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The Navy’s Love Affair with Celery and Creamed Vegetables: A Navy Thanksgiving Menu Analysis

Admiral Halsey eats Thanksgiving with USS New Jersey Sailors, 1944.

Admiral Halsey eats Thanksgiving with USS New Jersey Sailors, 1944.

By Matthew T. Eng

Thanksgiving. The unofficial start of the holiday season.

It’s that magical time of the year when friends and families come together to share stories and a wonderful meal. It’s a time to kick back and relax.

…For some. Others do not have that luxury. Not everyone gets to go home for Thanksgiving.

Throughout the history of the United States Navy, ships have served countless Thanksgiving and holiday meals to their hungry sailors. The tradition is nearly as old as the holiday itself.

The promise of turkey and stuffing to sailors certainly puts the doldrums of midrats into perspective. The Thanksgiving meal was no doubt one of the best meals of the year for sailors, only rivaled by Christmas dinner or beer days/steel beach barbecues.

As someone who is keenly interested in the cultural story of the men and women of the United States Navy, these menus fascinate me. I wrote a story last year about a private collection of Navy Thanksgiving menus from a former NHHC staff member. I wanted to know more. I wanted to dig a little deeper than merely showing the various ship menus over the past century. Why not analyze them?

I wanted to know exactly WHAT sailors were eating for Thanksgiving. Had the menu items changed or stayed the same? Were there any interesting items we might raise our nose to today?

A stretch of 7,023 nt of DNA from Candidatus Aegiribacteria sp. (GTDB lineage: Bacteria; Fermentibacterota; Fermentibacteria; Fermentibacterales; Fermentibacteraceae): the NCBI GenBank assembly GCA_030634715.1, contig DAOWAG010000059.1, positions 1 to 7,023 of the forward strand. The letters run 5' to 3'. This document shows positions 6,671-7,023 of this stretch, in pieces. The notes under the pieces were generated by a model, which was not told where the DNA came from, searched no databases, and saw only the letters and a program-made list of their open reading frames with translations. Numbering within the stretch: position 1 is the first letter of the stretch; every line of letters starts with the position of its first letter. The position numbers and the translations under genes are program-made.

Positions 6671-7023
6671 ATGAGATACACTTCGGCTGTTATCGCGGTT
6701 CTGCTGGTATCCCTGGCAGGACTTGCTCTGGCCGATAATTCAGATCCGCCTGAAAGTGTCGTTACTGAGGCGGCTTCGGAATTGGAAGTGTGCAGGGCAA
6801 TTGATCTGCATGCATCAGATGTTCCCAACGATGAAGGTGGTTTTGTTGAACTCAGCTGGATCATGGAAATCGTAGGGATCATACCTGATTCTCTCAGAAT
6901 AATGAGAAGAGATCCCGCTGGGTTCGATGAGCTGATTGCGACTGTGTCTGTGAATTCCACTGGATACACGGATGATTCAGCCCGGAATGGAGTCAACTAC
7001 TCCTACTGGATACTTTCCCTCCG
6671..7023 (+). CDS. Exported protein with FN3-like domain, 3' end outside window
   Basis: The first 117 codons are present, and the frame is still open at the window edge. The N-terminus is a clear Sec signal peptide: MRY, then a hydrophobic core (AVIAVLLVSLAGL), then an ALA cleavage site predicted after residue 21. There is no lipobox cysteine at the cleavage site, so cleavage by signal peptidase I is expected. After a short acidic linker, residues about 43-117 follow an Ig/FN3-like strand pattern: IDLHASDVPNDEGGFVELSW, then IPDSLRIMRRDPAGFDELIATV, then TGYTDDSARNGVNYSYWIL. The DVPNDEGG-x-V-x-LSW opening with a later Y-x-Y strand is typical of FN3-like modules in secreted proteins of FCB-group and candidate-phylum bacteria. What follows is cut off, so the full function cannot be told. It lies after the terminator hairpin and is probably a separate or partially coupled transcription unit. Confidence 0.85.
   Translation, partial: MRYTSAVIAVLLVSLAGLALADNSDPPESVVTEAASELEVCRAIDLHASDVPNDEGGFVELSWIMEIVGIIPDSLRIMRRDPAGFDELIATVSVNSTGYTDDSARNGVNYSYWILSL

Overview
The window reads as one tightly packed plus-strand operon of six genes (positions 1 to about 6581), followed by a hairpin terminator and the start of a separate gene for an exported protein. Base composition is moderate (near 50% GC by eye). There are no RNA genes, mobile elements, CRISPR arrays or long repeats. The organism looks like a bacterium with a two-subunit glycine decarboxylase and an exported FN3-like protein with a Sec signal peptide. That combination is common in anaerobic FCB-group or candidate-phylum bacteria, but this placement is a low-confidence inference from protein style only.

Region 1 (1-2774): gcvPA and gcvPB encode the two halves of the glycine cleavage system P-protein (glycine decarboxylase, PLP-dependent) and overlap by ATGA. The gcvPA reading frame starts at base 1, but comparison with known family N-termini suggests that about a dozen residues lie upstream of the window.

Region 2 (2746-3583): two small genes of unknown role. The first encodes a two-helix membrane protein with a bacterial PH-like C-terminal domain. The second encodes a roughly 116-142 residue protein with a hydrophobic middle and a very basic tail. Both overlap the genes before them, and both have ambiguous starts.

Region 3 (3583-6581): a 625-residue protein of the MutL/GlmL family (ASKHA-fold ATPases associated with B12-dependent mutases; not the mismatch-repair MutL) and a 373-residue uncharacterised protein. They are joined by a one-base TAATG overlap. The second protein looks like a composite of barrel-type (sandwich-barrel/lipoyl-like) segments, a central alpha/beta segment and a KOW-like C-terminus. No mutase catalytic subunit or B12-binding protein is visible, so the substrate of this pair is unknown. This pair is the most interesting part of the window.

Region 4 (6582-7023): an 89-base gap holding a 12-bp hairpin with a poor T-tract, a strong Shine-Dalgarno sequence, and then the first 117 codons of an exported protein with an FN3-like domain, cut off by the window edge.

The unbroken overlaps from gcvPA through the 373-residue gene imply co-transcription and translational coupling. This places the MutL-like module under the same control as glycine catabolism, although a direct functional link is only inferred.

I analyzed one Thanksgiving Menu for each decade of the first half of the twentieth century (1900s-1950s). Every menu item was written down and organized by course (Soup, Main, Sides, Dessert, etc.). All menus came from the Navy Department Library’s online collection. The following ship menus were analyzed:

USS Raleigh (1905); USS Arizona (1917); USS Case (1929); USS Holland (1935); USS Wake Island (1943); USS Barry (1956)

USS Raleigh (1905); USS Arizona (1917); USS Case (1929); USS Holland (1935); USS Wake Island (1943); USS Barry (1956)


The Results

Six menus spanning over five decades worth of cultural and culinary history drew out a wealth of information. From the data gathered in the menus, some generalizations can be made. Here are some of the general takeaways from the analysis:

generalizations Soup/Appetizer:

The soup portion of the Thanksgiving meal was by far the most diverse and assorted. No soup appeared on our list more than once.

More regularity came with the appetizers and starters. There appeared to be some strange fascination with the inclusion of celery on the menus. In fact, some type of celery dish (plain celery, stuffed celery, celery soup) appeared on nearly every menu. Although there were several variations, celery seemed to be a popular starter. I was intrigued by USS Case’s “fancy celery” menu item. What made it so fancy? Sweet pickles (or pickled relish) and Tomato Juice were also popular starters in the 1920s and 1930s.

Salads as starters  or individual courses were only included in a few of the menus, the oddest of which was “mayonnaise” (see below).

Main Course:

Turkey was always on the menu. In some cases (1917 and 1943), chefs also prepared a Smithfield Ham to go along with the “Roasted Tom Turkey.” As far as the dressing (stuffing) was concerned, the most popular menu item to serve with the turkey was an “oyster dressing.” Although some may turn our nose up to it today, oyster dressing is still served traditionally with turkey around the country. Most turkeys were doused in either Giblet Gravy, oyster dressing, or caper sauce. In fact, every Thanksgiving menu had some sort of oyster-based item on it. These men lived and worked on the water, after all – why not include a little seafood?